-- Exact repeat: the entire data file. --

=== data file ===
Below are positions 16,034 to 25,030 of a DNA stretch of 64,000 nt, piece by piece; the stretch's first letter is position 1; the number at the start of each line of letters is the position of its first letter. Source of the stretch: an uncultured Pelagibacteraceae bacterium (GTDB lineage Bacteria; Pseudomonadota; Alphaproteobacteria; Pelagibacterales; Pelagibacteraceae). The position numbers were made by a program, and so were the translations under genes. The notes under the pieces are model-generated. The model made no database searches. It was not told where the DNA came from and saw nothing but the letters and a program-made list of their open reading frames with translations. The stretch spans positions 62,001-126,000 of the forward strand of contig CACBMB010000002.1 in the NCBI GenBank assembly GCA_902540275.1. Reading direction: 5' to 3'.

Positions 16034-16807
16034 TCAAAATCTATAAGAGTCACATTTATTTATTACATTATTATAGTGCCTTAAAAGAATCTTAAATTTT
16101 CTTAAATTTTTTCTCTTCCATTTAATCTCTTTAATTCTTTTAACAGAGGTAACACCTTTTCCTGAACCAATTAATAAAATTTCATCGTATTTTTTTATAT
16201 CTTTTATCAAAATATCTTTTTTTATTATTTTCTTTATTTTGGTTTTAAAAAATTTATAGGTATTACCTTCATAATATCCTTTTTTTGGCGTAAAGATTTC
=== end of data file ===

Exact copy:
Below are positions 16,034 to 25,030 of a DNA stretch of 64,000 nt, piece by piece; the stretch's first letter is position 1; the number at the start of each line of letters is the position of its first letter. Source of the stretch: an uncultured Pelagibacteraceae bacterium (GTDB lineage Bacteria; Pseudomonadota; Alphaproteobacteria; Pelagibacterales; Pelagibacteraceae). The position numbers were made by a program, and so were the translations under genes. The notes under the pieces are model-generated. The model made no database searches. It was not told where the DNA came from and saw nothing but the letters and a program-made list of their open reading frames with translations. The stretch spans positions 62,001-126,000 of the forward strand of contig CACBMB010000002.1 in the NCBI GenBank assembly GCA_902540275.1. Reading direction: 5' to 3'.

Positions 16034-16807
16034 TCAAAATCTATAAGAGTCACATTTATTTATTACATTATTATAGTGCCTTAAAAGAATCTTAAATTTT
16101 CTTAAATTTTTTCTCTTCCATTTAATCTCTTTAATTCTTTTAACAGAGGTAACACCTTTTCCTGAACCAATTAATAAAATTTCATCGTATTTTTTTATAT
16201 CTTTTATCAAAATATCTTTTTTTATTATTTTCTTTATTTTGGTTTTAAAAAATTTATAGGTATTACCTTCATAATATCCTTTTTTTGGCGTAAAGATTTC